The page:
• 10+ Years of Experience Working with Hoarders
  • Locally Owned and Operated
  • Sensitive and Discreet Approach
  • Full-Service Removal and Sorting
  • Donation and Recycling
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6. Essential Ground Rules

Any plan needs ground rules. These are the essential parts of the framework, and they’ll help keep you on track when the going gets tough.

First off, write your plan down. Keep referring to it to monitor progress, especially when things get hard, and the hoarder finds the process overwhelming.

Start early. This won’t be a quick process; rushing will only make your hoarder more anxious.

Agree with your hoarder that only one decision can be made on each item – they can’t go back and change their mind. Prevarication will equal indecision, and the longer that goes on, the further away from a final decision you’ll travel.

Link retaining items to a valid function. This avoids the build-up of possessions that serve no useful purpose and which are put aside. That particular pile needs to be kept to a minimum!

Set goals. It may be clearing one room at a time or even a part of a room.

Let the hoarder figure out for themselves what they should discard and keep. It’s vital that it’s their decision.

It can be easy to interfere, especially if the whole process is taking a long time. Asking questions like, ‘What will you do with this?’ or ‘Why do you need this?’ can help hoarders reach their own conclusions.

Set a budget. Moving is not cheap, and the more that needs moving, the more it will cost. Budgetary restraint is a helpful tool in the armory of control.

Items in the discard pile need to be bagged up and removed immediately to avoid any last-minute changes of heart.

7. Useful Techniques

There’s an awful lot of online information on hoarding and how to help hoarders. Take some notes when you study the condition, as this will help when you get to the point of clearing out the house.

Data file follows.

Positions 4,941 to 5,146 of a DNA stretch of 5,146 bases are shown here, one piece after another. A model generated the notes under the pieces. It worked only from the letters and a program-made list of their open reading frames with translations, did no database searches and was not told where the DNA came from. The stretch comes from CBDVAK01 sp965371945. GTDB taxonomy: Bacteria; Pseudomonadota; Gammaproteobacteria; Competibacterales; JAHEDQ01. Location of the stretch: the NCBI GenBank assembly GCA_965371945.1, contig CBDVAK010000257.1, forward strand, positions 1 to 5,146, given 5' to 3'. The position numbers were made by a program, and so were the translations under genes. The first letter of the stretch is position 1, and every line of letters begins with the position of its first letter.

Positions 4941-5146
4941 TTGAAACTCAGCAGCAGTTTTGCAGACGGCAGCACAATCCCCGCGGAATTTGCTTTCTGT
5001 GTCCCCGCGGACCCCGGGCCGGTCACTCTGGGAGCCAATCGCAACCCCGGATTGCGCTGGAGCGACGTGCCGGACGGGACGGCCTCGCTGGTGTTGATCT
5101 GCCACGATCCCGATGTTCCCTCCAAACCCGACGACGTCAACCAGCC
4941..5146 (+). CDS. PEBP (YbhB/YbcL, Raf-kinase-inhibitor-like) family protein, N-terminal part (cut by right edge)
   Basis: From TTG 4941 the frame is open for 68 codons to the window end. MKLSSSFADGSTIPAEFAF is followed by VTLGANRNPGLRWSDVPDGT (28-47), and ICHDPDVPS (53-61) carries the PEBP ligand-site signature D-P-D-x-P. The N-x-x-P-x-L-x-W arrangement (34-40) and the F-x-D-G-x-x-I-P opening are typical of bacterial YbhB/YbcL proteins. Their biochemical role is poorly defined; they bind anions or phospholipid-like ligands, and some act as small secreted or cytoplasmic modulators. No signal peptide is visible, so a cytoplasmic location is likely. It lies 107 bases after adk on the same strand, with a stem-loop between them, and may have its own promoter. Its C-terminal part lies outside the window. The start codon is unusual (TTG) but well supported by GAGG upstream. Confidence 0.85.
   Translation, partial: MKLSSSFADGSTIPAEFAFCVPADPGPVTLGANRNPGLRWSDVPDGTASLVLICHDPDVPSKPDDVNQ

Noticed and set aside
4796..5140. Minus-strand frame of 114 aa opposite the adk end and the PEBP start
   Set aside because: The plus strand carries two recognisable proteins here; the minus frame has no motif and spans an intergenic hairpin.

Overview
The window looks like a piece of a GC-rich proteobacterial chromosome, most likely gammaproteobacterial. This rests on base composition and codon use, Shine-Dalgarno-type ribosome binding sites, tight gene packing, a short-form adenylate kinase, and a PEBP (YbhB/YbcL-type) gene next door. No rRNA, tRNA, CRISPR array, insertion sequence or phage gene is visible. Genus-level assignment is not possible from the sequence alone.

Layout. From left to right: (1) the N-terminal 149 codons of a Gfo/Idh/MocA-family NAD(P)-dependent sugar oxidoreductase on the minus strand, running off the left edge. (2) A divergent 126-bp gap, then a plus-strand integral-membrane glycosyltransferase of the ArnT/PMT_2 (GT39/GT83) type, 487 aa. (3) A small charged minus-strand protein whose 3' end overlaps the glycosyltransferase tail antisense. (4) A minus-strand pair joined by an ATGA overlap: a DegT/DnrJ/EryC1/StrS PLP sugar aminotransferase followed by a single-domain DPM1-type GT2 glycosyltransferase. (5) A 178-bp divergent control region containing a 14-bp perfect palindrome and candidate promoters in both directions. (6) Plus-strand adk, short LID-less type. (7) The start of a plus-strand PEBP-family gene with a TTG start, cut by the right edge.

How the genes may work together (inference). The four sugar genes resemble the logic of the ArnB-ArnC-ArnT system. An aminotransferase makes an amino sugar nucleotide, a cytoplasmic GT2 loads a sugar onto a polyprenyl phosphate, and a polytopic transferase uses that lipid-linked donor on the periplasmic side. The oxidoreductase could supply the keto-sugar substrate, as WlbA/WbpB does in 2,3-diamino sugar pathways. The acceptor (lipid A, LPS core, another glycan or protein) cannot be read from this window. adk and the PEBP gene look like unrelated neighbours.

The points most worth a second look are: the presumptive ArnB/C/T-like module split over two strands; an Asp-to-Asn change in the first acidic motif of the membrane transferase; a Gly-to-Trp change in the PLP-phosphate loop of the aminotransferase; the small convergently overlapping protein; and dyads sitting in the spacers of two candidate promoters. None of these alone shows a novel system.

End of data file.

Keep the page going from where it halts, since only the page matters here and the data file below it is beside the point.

One tip is to allow a hoarder to take photographs of something they’re going to discard. Another is recycling an item.

Sometimes, saying goodbye is easier if the hoarder knows the item is going to a good home where it’ll be loved and appreciated with a new lease on life.

Organize all the items going to the new house, so you know exactly where they will go and how they will be stored or used. This is a golden opportunity to avoid replicating clutter at the other end of the move.

Knowing When To Seek Professional Help

Helping a hoarder move house is not for the faint of heart.

You’ll have to deal with not only the immense mountain of clutter but also the psychological support that the hoarder requires to complete the task. Expert help could make all the difference.

Using a professional service for hoarder cleanout – like Nixxit Junk Removal – allows you time to focus all your attention on the hoarder rather than having to manage them and the task of cleaning everything out.

However, sometimes, even with practical help, the task is beyond even the most dedicated family member or friend.

Hoarding is a mental illness and is linked to various health conditions like OCD (Obsessive Compulsive Disorder), depression, and anxiety, which a traumatic life event can trigger.

There are occasions when only properly trained health professionals can make an intervention.

Sometimes, the level of skill, patience, and compassion required is beyond the ability of an emotionally connected family member. Professional mental health help can start the process, and family members become involved further down the line.

An appropriately qualified and experienced therapist can support and facilitate the process, helping your hoarder work through their distress.

If you feel that’s a step too far and your hoarder is resistant to the idea of a stranger getting involved, plenty of help and resources are available in the community.

It can support the hoarder and support you to help the hoarder. Community groups also offer ongoing advice to try and stop the new home from becoming a mirror image of the old one.

Need Hoarder Cleanout Services in the Bay Area? We Can Help!

Helping a hoarder move can be the impetus needed to clear their home and kick the habit for good. But it’s not as easy as it seems.

Hoarding is the symptom of an underlying mental health problem, which can vary from mild to severe. Clearing the house is the easy part of the problem, but managing the hoarder is another thing entirely.

Never be afraid to seek help either from the community or in a professional capacity.

Nixxit’s hoarder cleanout service is a fast, professional, and sensitive service in the Bay Area. Give us a call by confirming your location below and let our friendly and empathetic staff help with the problem you’ve been dreading. Remember, you don’t have to tackle this on your own!

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nixxitjunk · Jul 15